TENINO – Weekly summer trips to Tenino’s Quarry Pool are a tradition for Jett May and her family.
May, who lives in Bucoda, said she has taken her three children, who are now adults, to the pool for the past 15 years. All three learned to swim there.
“We come here every chance we get,” she said Thursday afternoon while relaxing near the wading pool.
But the sounds of splashing water may soon be a thing of the past at the county’s only outdoor public pool.
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Facing an estimated $10,000 shortfall, the City of Tenino may close the pool one month early if it fails to find enough money to plug the gap, said Tenino Mayor Ken Jones.
“We have to get funds from other places,” he said, noting it won’t be city money that saves the pool this year.
Jones said the council decided Tuesday to keep the pool open two more weeks and then reassess the issue at its Aug. 9 meeting. At that point, the council could decide to close the pool for the remainder of the season, which usually runs through early September. The city budgeted $38,000 for the pool this year, and the shortfall comes from a combination of lagging city revenue and decreased donations, Jones said.
The pool’s budget relies in part on a fundraiser held every two years by the Tenino Chamber of Commerce. Last year the chamber gave the city $8,000; the organization wrote a check for $2,500 for this year’s budget, said Paul Donohue, chamber treasurer.
Donohue said it’s the chamber’s intention to provide another $2,500 if the council keeps the pool open through Labor Day.
Thurston County Commissioner Cathy Wolfe, who represents the Tenino area, has promised to help the city find the rest of the money.
Wolfe, at the request of Tenino officials, scheduled a meeting Monday with county, Tenino and Tumwater officials, the Confederated Tribes of the Chehalis Reservation and representatives from the United Way of Thurston County, the Boys and Girls Club of Thurston County and the Thurston County Chamber of Commerce to see if any money is available.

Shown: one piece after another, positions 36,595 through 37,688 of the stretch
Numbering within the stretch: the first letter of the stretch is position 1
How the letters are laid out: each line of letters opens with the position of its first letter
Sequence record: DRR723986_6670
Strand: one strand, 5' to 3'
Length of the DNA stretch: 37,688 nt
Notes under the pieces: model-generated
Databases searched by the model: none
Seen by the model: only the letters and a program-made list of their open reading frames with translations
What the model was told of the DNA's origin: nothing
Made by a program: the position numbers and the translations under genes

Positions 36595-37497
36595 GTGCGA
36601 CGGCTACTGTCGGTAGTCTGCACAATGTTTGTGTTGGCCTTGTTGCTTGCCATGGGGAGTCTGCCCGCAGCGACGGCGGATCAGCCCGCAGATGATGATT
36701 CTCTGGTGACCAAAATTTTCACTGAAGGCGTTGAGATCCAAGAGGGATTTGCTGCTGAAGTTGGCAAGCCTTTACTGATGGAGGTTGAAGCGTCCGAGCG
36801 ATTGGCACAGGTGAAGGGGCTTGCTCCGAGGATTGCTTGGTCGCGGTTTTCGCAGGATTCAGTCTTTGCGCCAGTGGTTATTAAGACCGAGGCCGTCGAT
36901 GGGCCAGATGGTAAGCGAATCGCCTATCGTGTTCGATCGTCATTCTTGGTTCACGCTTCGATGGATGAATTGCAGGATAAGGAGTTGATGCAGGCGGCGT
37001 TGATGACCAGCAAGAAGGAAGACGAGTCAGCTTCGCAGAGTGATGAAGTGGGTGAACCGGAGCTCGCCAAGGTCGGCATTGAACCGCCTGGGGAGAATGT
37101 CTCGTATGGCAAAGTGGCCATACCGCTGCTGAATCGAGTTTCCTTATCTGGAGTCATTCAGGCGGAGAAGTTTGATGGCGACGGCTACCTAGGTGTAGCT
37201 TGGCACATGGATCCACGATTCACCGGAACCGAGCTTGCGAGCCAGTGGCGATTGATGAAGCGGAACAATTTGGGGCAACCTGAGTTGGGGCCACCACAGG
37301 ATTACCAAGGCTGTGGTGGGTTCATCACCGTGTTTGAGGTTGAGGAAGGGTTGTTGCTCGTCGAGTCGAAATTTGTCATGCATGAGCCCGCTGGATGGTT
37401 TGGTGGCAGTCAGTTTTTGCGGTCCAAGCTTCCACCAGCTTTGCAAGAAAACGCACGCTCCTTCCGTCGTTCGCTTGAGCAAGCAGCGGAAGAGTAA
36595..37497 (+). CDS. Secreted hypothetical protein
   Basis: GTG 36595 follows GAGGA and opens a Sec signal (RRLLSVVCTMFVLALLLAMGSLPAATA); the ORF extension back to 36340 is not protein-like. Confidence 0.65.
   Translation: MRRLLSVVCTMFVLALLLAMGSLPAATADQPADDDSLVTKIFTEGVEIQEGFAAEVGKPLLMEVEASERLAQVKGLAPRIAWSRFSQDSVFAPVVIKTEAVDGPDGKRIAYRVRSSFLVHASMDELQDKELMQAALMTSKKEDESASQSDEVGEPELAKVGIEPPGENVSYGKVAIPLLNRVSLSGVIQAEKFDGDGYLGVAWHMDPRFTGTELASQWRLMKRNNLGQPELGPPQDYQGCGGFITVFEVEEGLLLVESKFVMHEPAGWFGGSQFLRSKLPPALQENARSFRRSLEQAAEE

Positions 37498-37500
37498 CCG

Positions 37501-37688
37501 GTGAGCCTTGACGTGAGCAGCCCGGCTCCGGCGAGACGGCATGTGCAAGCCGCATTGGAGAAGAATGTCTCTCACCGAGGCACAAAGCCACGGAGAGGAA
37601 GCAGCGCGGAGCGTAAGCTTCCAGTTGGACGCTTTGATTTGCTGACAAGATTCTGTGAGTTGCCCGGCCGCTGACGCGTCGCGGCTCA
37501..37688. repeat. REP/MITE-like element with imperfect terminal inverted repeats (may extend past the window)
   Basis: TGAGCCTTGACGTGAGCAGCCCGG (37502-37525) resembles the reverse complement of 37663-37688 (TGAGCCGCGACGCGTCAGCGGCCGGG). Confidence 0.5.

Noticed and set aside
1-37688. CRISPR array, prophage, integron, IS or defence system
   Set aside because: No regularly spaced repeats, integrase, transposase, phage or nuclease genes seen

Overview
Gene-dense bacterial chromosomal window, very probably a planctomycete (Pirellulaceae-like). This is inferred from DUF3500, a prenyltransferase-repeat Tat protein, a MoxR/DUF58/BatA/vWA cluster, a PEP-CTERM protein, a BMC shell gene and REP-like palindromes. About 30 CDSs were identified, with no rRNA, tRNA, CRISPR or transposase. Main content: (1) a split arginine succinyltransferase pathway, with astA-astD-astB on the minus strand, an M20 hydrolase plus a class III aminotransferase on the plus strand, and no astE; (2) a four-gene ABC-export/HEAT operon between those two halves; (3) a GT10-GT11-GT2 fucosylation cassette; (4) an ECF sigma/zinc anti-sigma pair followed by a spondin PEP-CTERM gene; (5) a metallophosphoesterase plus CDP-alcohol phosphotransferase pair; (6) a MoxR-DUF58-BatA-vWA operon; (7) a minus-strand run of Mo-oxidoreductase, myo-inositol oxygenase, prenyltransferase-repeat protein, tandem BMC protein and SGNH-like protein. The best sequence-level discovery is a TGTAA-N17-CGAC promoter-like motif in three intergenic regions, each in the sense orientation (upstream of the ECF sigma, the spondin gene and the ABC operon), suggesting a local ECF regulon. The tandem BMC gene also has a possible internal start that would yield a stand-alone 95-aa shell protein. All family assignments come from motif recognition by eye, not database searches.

Wolfe said that she’s confident the group will emerge with a plan to keep the pool open this summer.
“I don’t have any idea how, but on faith I believe,” she said.
Funding next year and beyond is also on the mayor’s mind. Jones said one option could include the tribe becoming pool sponsors, creating a more consistent revenue stream.
Many at the pool Thursday said closing it would hurt the young people in the community, who don’t have many summertime options.
Brigitte Nelson, a Tenino School District para-educator who works the pool gates, said she sees many of the same faces throughout the summer but also talks with people who come from other counties for an afternoon at the pool.
“I can’t think of any (other) place kids can go and parents feel OK with it,” she said.
Young swimmers also were upset to hear of the pool’s uncertain future.
“If it were gone I don’t know what I’d do, probably stay in my room all day,” said 11-year-old Paxton Moon of Yelm.
Her mother, Phaedra Kelleher, said she fears that a closure would mean more teens getting in trouble.
“They (children) need something that’s community based,” she said. “It would be a major disappointment and a huge shame to shut this down.”
Nate Hulings: 360-754-5476 firstname.lastname@example.org www.theolympian.com/outsideoly